A pair of new studies point to a natural origin of Covid

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Washington (AFP) – An animal market in China’s Wuhan has truly been the epicenter of the Covid pandemic, according to two new studies in the journal Science published Tuesday that claim to have tipped the scales in the debate over the origins of the virus.

Answering the question of whether the disease spread naturally from animals to humans, or whether it was the result of a laboratory accident, is considered essential to averting the next pandemic and saving millions of lives.

The first article analyzed the geographical distribution of Covid cases during the first month of the outbreak, December 2019, showing that the first cases were tightly clustered around the Huanan market.

The second looked at genomic data from early cases to study the early evolution of the virus, concluding that the coronavirus was unlikely to have circulated widely in humans before November 2019.

Both were previously published as “preprints”, but have now been approved by scientific peer review and appear in a prestigious journal.

Michael Worobey of the University of Arizona, co-author of the two papers, had previously called on the scientific community in a letter to be more open to the idea that the virus was the result of a lab leak.

But the findings moved it “to the point where now I also think it’s just not plausible that this virus was introduced other than through the wildlife trade in the Wuhan market,” he said. he told reporters on a call about the findings.

Although the previous investigation focused on the live animal market, the researchers wanted more evidence to determine that it was really the ancestor of the outbreak, as opposed to an amplifier.

This required a neighborhood-level study in Wuhan to be more certain that the virus was “zoonotic” – that it jumped from animals to humans.

The team in the first study used mapping tools to determine the location of the first 174 cases identified by the World Health Organization, finding that 155 of them were in Wuhan.

Moreover, these cases clustered closely around the market – and some early patients with no recent history of visiting the market lived very close to it.

Mammals now known to be infectable with the virus – including red foxes, badgers and raccoon dogs – were all sold alive in the market, the team showed.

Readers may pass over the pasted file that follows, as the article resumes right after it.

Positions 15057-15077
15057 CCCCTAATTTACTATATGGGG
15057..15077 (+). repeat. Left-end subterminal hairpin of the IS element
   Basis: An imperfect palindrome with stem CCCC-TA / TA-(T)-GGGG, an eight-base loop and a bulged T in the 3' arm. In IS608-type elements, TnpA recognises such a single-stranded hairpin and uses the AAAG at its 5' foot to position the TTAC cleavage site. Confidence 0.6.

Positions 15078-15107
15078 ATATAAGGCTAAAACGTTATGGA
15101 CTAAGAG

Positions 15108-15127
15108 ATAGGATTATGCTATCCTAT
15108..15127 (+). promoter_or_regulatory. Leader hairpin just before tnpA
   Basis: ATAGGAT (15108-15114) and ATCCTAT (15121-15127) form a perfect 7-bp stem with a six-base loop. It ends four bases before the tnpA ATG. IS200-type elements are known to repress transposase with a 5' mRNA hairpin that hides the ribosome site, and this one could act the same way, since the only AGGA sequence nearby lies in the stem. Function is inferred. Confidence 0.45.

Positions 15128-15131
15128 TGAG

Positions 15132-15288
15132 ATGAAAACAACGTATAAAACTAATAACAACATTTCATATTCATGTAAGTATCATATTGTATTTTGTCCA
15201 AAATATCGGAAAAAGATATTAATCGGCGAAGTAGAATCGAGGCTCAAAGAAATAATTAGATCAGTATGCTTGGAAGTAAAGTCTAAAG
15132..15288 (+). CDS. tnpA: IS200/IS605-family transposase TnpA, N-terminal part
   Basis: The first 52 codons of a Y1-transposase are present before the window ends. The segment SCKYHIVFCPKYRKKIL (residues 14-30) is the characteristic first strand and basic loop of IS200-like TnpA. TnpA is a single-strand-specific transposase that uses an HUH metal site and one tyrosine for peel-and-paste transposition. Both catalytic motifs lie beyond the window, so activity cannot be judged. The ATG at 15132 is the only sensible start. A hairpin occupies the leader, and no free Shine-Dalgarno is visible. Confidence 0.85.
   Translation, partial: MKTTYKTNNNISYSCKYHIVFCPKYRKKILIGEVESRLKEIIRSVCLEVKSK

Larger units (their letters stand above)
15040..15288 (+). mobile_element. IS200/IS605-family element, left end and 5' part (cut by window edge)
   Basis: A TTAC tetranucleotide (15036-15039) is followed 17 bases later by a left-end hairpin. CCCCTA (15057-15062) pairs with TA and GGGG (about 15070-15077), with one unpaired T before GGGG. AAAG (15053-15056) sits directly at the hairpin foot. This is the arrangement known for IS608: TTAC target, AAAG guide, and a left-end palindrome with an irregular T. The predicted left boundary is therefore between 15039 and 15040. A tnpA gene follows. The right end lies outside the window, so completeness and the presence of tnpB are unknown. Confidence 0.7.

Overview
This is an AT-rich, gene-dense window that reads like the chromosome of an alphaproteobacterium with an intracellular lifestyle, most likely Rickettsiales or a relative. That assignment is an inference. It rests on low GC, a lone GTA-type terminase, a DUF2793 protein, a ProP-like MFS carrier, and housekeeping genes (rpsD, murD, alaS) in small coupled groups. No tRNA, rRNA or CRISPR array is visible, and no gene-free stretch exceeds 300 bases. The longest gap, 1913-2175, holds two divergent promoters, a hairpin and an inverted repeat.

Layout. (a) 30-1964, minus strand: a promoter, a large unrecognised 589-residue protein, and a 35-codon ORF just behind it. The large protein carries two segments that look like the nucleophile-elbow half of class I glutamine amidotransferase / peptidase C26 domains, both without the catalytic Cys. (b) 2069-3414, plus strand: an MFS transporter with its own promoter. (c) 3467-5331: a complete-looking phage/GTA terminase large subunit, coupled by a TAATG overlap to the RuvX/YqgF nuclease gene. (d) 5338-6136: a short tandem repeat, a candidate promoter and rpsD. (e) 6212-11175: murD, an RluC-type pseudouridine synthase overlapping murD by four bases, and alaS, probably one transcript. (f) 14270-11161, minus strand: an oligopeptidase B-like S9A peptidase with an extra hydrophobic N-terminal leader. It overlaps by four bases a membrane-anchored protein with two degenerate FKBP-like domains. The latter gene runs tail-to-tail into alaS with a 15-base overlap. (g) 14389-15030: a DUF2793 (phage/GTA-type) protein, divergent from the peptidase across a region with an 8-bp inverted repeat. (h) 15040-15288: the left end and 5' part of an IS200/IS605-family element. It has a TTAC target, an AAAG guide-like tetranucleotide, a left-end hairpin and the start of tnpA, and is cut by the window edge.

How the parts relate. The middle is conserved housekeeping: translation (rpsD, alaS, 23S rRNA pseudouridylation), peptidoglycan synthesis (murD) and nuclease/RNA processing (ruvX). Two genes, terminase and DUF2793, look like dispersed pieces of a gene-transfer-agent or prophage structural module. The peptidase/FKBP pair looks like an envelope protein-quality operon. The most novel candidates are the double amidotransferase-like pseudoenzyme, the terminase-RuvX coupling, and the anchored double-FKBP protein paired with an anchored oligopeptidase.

Two introductions to man

They also linked positive samples from patients in early 2020 to the western part of the market, which sold live or freshly slaughtered animals in late 2019.

The first tightly contained cases contrasted with how it radiated across the rest of the city in January and February, which researchers confirmed by mining social media registration data from the Weibo app.

“This tells us that the virus was not circulating in an encrypted manner,” Worobey said in a statement. “It was really born in that market and spread from there.”

The second study focused on resolving an apparent discrepancy in the early evolution of the virus.

Two lineages, A and B, marked the start of the pandemic.

But while A was closer to the virus found in bats, suggesting that the coronavirus in humans came from this source and that A gave rise to B, it was B that was found to be much more present on the market.

The researchers used a technique called “molecular clock analysis”, which relies on the rate at which genetic mutations occur over time to reconstruct an evolutionary timeline – and found it unlikely that A gave birth to b.

“Otherwise, the A line would have had to evolve in slow motion compared to the B line virus, which just doesn’t make biological sense,” Worobey said.

Instead, the probable scenario was both passed from market animals to humans on separate occasions, in November and December 2019. The researchers concluded that it was unlikely that there was human circulation before November 2019.

In this scenario, there were likely other animal-to-human transmissions in the market that did not manifest as Covid cases.

“Have we disproved the lab leak theory? No, we didn’t. Will we ever know? No,” said co-author Kristian Anderson of the Scripps Research Institute.

“But I think what’s really important here is that there are possible scenarios and they are plausible scenarios and it’s really important to understand that possible doesn’t mean equally likely.”


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